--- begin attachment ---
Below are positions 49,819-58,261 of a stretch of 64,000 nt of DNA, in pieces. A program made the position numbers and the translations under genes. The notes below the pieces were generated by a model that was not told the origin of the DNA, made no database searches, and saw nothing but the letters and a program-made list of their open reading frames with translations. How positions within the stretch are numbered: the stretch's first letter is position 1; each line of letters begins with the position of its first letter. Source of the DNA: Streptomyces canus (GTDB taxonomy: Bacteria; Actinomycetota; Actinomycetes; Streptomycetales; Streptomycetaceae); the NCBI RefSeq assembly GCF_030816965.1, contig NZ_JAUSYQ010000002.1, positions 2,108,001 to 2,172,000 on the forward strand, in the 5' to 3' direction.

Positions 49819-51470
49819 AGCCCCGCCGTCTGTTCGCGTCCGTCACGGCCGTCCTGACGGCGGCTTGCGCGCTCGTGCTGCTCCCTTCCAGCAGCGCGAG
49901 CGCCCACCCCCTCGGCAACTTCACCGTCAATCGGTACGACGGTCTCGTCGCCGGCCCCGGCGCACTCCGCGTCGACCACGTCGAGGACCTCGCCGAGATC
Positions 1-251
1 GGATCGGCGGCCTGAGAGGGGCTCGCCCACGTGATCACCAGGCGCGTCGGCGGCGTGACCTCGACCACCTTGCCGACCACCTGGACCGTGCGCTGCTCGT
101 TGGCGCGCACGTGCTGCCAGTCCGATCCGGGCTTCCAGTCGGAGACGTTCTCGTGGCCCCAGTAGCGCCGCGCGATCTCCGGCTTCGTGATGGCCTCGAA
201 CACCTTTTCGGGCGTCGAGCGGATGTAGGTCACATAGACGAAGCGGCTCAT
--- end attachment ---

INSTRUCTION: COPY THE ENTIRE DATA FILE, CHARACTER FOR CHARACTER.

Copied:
Below are positions 49,819-58,261 of a stretch of 64,000 nt of DNA, in pieces. A program made the position numbers and the translations under genes. The notes below the pieces were generated by a model that was not told the origin of the DNA, made no database searches, and saw nothing but the letters and a program-made list of their open reading frames with translations. How positions within the stretch are numbered: the stretch's first letter is position 1; each line of letters begins with the position of its first letter. Source of the DNA: Streptomyces canus (GTDB taxonomy: Bacteria; Actinomycetota; Actinomycetes; Streptomycetales; Streptomycetaceae); the NCBI RefSeq assembly GCF_030816965.1, contig NZ_JAUSYQ010000002.1, positions 2,108,001 to 2,172,000 on the forward strand, in the 5' to 3' direction.

Positions 49819-51470
49819 AGCCCCGCCGTCTGTTCGCGTCCGTCACGGCCGTCCTGACGGCGGCTTGCGCGCTCGTGCTGCTCCCTTCCAGCAGCGCGAG
49901 CGCCCACCCCCTCGGCAACTTCACCGTCAATCGGTACGACGGTCTCGTCGCCGGCCCCGGCGCACTCCGCGTCGACCACGTCGAGGACCTCGCCGAGATC
Positions 1-251
1 GGATCGGCGGCCTGAGAGGGGCTCGCCCACGTGATCACCAGGCGCGTCGGCGGCGTGACCTCGACCACCTTGCCGACCACCTGGACCGTGCGCTGCTCGT
101 TGGCGCGCACGTGCTGCCAGTCCGATCCGGGCTTCCAGTCGGAGACGTTCTCGTGGCCCCAGTAGCGCCGCGCGATCTCCGGCTTCGTGATGGCCTCGAA
201 CACCTTTTCGGGCGTCGAGCGGATGTAGGTCACATAGACGAAGCGGCTCAT